As a group of three men who identified as gay, the artist group General Idea (active 1969–1994) played with notions of gender and sexuality. Their performances and imagery pushed the boundaries of sexual identity representation at a time when key changes were taking place in North America with regard to LGBT (lesbian, gay, bisexual, and transgender) rights. In 1968, just before group members AA Bronson, Felix Partz, and Jorge Zontal met in Toronto, Justice Minister Pierre Trudeau introduced an omnibus bill that reformed Canadian law with regards to homosexuality, as well as abortion and contraception. Implemented in 1969, the year that General Idea was founded, amongst other things, it decriminalized homosexuality. That same year, New York City was rocked by the Stonewall riots, a series of violent protests against the police raid of a gay bar in Greenwich Village.
In 1971 in Toronto, the The Body Politic, “Canada’s gay newspaper of record,” was founded. In the same period, other spontaneous actions of civil resistance and community organization occurred. For instance, a series of small-scale picnics on Hanlan’s Point, Toronto Islands, began in concert with civil rights marches.
Despite these moments of declaration, equality remained elusive, and there existed widespread violence against and surveillance and repression of LGBT communities. In January 1979, General Idea participated in a public demonstration against an obscenity charge that had been laid against The Body Politic the previous year, contributing a performance titled Anatomy of Censorship. On February 5, 1981, the Toronto police coordinated Operation Soap, a large-scale raid on four Toronto bathhouses that led to the arrest of more than three hundred men—including Zontal. This raid led to public outcry and large protests, which galvanized support across the country and reframed the struggle for equality as one of human rights.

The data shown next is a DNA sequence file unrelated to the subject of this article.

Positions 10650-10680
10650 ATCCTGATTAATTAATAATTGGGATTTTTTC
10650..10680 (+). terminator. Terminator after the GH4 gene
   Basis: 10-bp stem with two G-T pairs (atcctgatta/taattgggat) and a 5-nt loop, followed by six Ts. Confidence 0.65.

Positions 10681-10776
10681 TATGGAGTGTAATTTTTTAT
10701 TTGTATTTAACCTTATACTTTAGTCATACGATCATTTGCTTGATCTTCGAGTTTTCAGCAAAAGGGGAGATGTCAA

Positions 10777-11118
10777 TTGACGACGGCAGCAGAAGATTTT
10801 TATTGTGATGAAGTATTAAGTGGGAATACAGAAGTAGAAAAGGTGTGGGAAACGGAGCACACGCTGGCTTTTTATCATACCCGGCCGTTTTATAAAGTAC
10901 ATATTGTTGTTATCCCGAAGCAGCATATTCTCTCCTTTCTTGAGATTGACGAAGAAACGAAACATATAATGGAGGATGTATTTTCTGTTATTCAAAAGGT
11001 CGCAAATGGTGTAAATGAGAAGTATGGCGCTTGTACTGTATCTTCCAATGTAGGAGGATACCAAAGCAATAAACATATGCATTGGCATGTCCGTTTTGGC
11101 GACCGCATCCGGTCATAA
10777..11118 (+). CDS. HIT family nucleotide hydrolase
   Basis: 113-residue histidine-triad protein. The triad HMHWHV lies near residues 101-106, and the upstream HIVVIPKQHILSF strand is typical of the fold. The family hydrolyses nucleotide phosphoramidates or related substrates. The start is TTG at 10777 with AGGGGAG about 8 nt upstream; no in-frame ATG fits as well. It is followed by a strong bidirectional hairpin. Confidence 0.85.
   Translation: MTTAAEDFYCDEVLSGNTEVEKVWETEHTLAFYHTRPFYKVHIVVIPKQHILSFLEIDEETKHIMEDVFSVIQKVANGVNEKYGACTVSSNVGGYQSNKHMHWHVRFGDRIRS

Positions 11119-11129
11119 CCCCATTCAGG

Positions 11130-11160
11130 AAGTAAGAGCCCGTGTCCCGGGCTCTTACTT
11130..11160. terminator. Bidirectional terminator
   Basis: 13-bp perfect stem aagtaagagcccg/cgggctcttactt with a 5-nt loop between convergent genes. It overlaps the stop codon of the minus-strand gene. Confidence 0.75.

General Idea’s work should be understood in the context of this paradigm shift. Though their art is now seen as unabashedly speaking to queer identity, this theme was not addressed by critics until the mid-1980s. In the art world at the time, sexuality was not a topic that could be raised. The artists did not experience censorship; rather, this facet of their projects was simply ignored. Bronson explained, “Sexuality was kind of a dangerous subject in the art world. Sex was never touched upon. And, to call yourself a gay artist would be, of course, the death knell of your career.”
Despite this, General Idea made many brazen and playful references to queer identity in their works, such as Baby Makes 3, 1984/89. In this portrait, Bronson, Zontal, and Partz are depicted in bed together, with the covers pulled up to their chins. Rosy cheeks and softly rounded faces suggest innocence and infantalization. The trio alludes to a traditional nuclear family while also suggesting a queering of this format. This reference to family also reflects the nature of General Idea’s collaboration, as the group’s domestic lives and art production were very much entwined.
Bronson recalls the group’s desire to have critics discuss their work in terms of sexuality and has said the group baited art critics by “being more and more outrageous all of the time.” For instance, Mondo Cane Kama Sutra, 1984, clearly depicts trios of fornicating neon poodles. The poodle was a key symbol in General Idea’s oeuvre, primarily intended as a clichéd image that signifies gayness in mainstream North American culture: Bronson has said, “The poodle stands for the queer artist.” Despite the overt sexual imagery in the paintings, critics discussed these works in relation to the trio’s artistic collaboration. Finally, by 1986, General Idea was written about in terms of queer identity. The shift, Bronson noted, was one of attitude: “Prior to that it was just considered embarrassing or something.”
Following the end of General Idea’s collaboration in 1994, with the deaths of Partz and Zontal from AIDS-related causes, contemporary scholars such as Virginia Solomon have sought to address the queer dimension of the group’s work.
This Essay is excerpted from General Idea: Life & Work by Sarah E.K. Smith.